Another way terrorists identify themselves is through the use of signs and symbols. As many in law enforcement already know, gangs use graffiti as the so-called “newspapers of the street.” Graffiti is their way of communicating an alliance, a rising feud, etc., and acts to assist law enforcement in investigations.

Terrorists also use their own signs and symbols to communicate with each other. It is imperative that law enforcement learn to decipher these signs, symbols, and codes if we are going to battle terrorism and to be aware of potential terrorist related graffiti and writings. The following picture was taken by Sgt Lou Savelli prior to the attacks of September 11th, 2001, in New York City. Roughly translated, it says, “…its time to cure the cancer!” You can only imagine that the Al Qaeda terrorist who wrote this graffiti was referring to America as Cancer.

I feel obligated to stress the value that the Department of Corrections can provide to local law enforcement agencies in this fight against terrorism, street gangs, and all crimes committed for which there are few leads, however, it is imperative that other law enforcement entities and corrections departments realize the importance and the vast amount of valuable information that exists within correctional institutions.

In fact, corrections officers may be the first law enforcement official that gang members or terrorists will approach with information. Law enforcement trainers must place a greater emphasis on training new officers to be alert and receptive to these inmates, as well as actively facilitating the elicitation of information.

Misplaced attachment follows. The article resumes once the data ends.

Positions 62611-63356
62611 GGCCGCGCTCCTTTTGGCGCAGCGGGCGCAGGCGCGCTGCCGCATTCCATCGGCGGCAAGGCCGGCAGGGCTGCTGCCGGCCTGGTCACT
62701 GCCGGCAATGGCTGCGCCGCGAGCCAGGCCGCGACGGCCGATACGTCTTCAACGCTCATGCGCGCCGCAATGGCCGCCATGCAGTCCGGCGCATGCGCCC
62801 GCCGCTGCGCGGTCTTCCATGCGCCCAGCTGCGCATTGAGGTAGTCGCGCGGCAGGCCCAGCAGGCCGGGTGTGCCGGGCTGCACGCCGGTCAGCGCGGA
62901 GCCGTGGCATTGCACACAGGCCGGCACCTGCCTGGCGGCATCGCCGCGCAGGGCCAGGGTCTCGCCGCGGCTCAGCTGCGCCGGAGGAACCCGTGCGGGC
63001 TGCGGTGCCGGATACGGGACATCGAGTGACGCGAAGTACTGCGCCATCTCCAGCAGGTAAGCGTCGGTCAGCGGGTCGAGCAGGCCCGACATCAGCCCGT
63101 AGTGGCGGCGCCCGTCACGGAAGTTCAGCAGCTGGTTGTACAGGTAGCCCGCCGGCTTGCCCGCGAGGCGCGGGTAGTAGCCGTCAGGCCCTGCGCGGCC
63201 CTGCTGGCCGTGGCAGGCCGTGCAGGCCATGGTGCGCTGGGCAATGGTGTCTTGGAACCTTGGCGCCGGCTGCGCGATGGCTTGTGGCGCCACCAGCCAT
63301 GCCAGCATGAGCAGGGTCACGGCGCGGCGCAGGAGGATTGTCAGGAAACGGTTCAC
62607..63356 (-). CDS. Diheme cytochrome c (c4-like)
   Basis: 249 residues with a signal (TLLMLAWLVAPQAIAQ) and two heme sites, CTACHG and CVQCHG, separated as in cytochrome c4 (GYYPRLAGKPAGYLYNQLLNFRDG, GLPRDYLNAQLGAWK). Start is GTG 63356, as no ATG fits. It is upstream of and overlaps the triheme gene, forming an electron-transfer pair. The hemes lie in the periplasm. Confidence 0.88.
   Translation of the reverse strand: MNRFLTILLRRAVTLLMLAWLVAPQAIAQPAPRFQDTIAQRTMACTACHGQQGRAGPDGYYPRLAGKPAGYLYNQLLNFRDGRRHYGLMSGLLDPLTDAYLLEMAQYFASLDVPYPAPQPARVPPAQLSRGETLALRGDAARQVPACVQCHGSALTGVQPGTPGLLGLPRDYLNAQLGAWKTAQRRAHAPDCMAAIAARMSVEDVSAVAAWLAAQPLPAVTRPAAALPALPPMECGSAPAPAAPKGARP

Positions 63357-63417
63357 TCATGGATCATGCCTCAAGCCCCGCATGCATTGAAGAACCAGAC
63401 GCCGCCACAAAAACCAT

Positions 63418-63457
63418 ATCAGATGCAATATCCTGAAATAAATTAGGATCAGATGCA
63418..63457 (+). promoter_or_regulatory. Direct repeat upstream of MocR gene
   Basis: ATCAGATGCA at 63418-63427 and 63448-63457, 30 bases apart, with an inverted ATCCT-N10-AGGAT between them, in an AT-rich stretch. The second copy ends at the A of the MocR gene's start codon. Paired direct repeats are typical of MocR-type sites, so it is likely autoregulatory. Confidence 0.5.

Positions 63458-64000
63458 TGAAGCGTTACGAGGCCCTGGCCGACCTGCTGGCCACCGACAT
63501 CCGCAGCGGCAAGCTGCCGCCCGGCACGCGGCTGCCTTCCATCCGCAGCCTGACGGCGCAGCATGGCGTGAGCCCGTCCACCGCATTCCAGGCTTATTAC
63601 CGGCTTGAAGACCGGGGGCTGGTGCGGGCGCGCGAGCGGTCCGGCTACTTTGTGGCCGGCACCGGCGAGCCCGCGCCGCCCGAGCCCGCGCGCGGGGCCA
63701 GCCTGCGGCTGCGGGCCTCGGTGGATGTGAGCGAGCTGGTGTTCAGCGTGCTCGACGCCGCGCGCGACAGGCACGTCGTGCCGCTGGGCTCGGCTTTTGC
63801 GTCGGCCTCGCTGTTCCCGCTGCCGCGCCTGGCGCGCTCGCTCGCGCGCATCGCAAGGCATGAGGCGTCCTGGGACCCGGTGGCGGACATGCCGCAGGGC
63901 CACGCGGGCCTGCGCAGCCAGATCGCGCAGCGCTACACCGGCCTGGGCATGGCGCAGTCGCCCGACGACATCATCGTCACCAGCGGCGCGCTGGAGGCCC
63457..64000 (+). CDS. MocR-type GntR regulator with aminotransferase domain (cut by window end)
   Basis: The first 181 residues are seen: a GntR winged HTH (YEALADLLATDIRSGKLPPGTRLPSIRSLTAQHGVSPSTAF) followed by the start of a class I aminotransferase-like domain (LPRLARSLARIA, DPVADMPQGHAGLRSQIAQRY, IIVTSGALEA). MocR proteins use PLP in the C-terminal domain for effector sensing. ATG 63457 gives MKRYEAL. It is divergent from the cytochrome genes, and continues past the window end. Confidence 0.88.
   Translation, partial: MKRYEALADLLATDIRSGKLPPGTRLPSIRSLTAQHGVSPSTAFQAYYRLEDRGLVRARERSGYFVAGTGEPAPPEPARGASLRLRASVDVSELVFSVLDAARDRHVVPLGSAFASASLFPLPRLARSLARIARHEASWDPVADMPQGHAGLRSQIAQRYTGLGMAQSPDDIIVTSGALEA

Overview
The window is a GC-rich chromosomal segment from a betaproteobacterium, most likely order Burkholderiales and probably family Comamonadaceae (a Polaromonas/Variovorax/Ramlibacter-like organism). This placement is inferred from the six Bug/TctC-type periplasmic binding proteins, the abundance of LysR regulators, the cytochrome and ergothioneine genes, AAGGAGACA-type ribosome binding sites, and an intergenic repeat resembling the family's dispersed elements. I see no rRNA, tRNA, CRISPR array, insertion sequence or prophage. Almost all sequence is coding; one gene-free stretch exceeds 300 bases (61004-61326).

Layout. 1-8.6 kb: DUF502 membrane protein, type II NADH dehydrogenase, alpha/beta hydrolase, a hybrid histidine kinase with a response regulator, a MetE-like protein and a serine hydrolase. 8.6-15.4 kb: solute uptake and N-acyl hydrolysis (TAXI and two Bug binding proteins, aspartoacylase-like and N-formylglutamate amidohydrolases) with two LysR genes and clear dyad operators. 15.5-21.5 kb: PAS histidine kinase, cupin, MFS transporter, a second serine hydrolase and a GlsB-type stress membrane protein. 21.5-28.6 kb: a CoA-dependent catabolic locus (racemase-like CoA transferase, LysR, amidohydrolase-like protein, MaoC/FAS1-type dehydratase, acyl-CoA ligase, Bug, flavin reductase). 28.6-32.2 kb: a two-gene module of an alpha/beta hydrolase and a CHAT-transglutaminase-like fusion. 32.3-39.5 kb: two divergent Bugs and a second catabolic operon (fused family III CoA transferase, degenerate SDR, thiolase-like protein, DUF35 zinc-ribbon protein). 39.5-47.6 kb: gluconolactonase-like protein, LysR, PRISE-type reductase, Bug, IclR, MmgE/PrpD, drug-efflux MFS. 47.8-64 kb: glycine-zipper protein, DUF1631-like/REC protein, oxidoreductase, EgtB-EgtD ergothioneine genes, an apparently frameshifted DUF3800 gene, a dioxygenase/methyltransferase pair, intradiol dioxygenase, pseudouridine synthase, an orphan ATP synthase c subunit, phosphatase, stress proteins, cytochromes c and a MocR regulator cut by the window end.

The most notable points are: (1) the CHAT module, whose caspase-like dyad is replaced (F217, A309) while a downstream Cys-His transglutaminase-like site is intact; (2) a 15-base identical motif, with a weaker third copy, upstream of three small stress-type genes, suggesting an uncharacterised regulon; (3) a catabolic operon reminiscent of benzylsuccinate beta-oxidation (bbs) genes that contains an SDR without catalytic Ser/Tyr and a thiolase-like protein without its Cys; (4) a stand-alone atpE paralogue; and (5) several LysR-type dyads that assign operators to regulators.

The old stereotypes of criminal and cop must be put aside. We are living in a new world where attention must be paid at all times. Most importantly, attention must be paid to these incarcerated individuals if we are to make any strides in the war against crime and terror.

Det. Joe Viola, after 25 years of service, retired in 2005 from the Bergen County Sheriff’s Department as the lead detective for gang investigations. He has conducted countless proactive investigations on major gangs as well as cultivating numerous informants to provide valuable information for internal criminal investigations and street-level criminal investigations. He is currently a law enforcement training instructor for the Homefront Protective Group, a law enforcement training and consulting company. Joe Viola can be reached at jviola@homefrontprotect.com

This story was previously published on Gangs Across America website
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Comments:

  1. Matt on 02/18/2008:

    Very good article.